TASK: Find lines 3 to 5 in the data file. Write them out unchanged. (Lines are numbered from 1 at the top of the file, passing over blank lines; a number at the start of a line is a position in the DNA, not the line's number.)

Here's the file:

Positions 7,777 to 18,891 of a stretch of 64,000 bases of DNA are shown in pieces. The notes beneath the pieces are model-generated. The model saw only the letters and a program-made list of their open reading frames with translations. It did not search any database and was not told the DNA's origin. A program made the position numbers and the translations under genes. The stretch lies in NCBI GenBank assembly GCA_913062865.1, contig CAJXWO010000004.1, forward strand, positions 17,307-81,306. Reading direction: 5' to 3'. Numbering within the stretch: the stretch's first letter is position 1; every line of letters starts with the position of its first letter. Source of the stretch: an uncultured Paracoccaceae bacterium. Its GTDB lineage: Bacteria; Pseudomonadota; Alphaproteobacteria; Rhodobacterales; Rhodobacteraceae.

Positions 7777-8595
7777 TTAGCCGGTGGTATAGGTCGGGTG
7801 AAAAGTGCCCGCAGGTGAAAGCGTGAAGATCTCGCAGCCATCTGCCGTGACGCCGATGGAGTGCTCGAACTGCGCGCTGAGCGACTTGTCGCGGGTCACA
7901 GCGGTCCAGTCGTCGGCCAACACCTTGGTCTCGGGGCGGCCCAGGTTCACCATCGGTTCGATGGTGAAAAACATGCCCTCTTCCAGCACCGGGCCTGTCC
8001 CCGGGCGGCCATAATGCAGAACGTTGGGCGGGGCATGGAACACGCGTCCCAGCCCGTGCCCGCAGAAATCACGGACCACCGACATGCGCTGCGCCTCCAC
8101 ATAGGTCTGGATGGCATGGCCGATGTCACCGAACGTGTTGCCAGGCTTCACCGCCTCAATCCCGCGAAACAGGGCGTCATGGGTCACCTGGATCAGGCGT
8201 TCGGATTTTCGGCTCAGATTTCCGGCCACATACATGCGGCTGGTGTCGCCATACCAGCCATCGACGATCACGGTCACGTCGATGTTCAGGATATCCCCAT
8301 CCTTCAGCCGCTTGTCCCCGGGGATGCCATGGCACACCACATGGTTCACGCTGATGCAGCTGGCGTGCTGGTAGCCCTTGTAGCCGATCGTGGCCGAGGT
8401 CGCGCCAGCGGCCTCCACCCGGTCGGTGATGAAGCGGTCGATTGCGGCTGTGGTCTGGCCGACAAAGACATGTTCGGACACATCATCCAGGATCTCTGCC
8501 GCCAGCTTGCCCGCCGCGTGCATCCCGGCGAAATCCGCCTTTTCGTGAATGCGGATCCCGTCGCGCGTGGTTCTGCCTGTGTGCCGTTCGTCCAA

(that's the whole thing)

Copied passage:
7777 TTAGCCGGTGGTATAGGTCGGGTG
7801 AAAAGTGCCCGCAGGTGAAAGCGTGAAGATCTCGCAGCCATCTGCCGTGACGCCGATGGAGTGCTCGAACTGCGCGCTGAGCGACTTGTCGCGGGTCACA
7901 GCGGTCCAGTCGTCGGCCAACACCTTGGTCTCGGGGCGGCCCAGGTTCACCATCGGTTCGATGGTGAAAAACATGCCCTCTTCCAGCACCGGGCCTGTCC